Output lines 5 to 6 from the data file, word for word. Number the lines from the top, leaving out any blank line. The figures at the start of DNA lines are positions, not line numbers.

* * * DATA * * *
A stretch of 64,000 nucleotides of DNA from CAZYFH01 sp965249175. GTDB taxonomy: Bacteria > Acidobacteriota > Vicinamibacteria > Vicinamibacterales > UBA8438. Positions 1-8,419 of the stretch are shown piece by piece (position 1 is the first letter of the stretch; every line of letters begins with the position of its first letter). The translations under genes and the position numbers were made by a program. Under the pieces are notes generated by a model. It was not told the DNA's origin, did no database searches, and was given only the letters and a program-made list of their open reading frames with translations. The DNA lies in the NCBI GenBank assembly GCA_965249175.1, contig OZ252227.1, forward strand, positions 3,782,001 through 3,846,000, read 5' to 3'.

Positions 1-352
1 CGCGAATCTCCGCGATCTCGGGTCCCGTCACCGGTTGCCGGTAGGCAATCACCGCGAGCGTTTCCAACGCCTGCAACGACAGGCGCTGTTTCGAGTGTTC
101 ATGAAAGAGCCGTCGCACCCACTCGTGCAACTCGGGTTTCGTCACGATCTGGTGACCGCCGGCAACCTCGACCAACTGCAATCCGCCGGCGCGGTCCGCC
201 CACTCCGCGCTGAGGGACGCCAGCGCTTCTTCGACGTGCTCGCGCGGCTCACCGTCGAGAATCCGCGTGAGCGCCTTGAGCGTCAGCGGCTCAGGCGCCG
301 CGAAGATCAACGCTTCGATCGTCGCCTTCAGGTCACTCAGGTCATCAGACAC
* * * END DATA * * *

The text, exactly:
201 CACTCCGCGCTGAGGGACGCCAGCGCTTCTTCGACGTGCTCGCGCGGCTCACCGTCGAGAATCCGCGTGAGCGCCTTGAGCGTCAGCGGCTCAGGCGCCG
301 CGAAGATCAACGCTTCGATCGTCGCCTTCAGGTCACTCAGGTCATCAGACAC